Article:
artist's own work, but woven into a whole that is unto itself, a gloriously abstract swirl of sound, longform landscapes of bliss and blur, of buzz and even roar, extended movements, in which the various elements drift and shimmer, overlap and intertwine, melodies and songcraft meet texture and soundscapery, guitars unfurl tangled melodies one second, bleary eyed chordal blurs the next, harmonics glisten and hover amidst deep soft swells, distortion and buzz build into fierce walls of blown out psychedelia, the sounds crumbling and
decaying before our ears, threatening to collapse, and in this fragile state lies the beauty of those sounds, effulgent, incandescent, but at the same time, blackening, beginning some unnamable process of inevitable decay. And eventually it does decay, those thick roiling sounds dissipate, leaving something soft and shimmery, glistening on a
bed of shed buzz and crumbled crush, floating heavenward, its notes and melodies catching the sunlight, and offering up prismatic reflections.
The strange thing about this record is that each song is separated into super short pieces, eleven in most cases, each part between 15 and 45 seconds (it's obviously much more noticeable on the cd). We tried listening to it on shuffle, presuming that was perhaps the intention, and while it still sounds cool, it was a bit too and took too much away from the overall effect. Instead, the various parts, played in order, slip seamlessly into one another, so much so that if you weren't watching the tracks tick by on player, you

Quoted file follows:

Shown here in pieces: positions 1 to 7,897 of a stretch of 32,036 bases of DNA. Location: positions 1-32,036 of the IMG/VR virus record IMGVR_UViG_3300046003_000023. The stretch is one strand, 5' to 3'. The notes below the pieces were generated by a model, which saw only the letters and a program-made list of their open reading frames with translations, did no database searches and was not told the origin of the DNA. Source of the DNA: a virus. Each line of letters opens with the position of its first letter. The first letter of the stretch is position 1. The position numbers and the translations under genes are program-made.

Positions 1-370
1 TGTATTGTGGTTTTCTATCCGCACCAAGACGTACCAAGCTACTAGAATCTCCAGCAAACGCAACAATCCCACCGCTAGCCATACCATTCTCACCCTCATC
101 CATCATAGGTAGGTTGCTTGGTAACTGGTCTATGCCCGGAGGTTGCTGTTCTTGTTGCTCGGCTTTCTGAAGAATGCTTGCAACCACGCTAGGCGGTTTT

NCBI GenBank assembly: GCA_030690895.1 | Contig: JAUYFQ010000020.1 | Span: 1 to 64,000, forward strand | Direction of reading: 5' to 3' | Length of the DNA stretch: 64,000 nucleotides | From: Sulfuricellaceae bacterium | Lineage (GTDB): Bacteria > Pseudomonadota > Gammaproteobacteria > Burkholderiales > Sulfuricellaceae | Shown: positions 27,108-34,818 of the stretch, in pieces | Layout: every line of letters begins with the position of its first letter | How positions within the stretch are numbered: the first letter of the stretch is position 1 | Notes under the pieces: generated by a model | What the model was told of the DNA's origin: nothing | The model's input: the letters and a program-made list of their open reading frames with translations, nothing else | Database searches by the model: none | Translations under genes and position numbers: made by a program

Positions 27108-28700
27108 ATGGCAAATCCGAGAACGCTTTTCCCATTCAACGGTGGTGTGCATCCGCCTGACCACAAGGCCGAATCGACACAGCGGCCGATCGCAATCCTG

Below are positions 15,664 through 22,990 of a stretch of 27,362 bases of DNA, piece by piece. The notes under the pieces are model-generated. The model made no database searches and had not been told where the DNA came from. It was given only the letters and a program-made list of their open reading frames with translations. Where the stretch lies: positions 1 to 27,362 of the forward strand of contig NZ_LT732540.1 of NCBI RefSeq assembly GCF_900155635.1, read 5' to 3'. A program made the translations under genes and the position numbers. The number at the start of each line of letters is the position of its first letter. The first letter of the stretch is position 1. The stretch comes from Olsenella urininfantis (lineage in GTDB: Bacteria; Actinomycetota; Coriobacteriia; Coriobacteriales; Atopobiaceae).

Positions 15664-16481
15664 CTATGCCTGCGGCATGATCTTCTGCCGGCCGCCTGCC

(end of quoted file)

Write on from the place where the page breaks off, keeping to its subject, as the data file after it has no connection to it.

wouldn't even notice.
The two work amazingly well together, bits of guitar, fragments of riffs, looped and repeated, swathed in thick smears of digital
crunch, of buzzing rumble, much of the record sounds like a heavier William Basinski, as if the two were experimenting with they own
Disintegration Loops. A few of the tracks are quite tranquil, abstract and minimal, but for the most part, Baker and Hecker seem more
interested in distressed sounds, in distortion, in pushing the limits, composing in the red, needles pegged, but taking what in other hands
could be harsh and abrasive, and crafting those sounds into something simultaneously soft and dreamlike. Even the various movements, drift
smoothly into one another the entire record almost like a single piece, expansive and varied and sprawling, epic and majestic, but
inward looking, introspective, melancholy, imbuing the crumbling crunch and blown out minimalism, with emotion, with distinctive mood, at once dark and mysterious, but also strangely hopeful.
The album closer and title track, is the only one not split up into movements, and is easily the most abstract, the most minimal, a
stretch of lugubrious low end, so soft, so weightless, a hushed musical murmur, no distortion, no buzz, just a simple swell and sway, drifting fading, and finally disappearing.
Absolutely breathtaking."" [Aquarius Records review]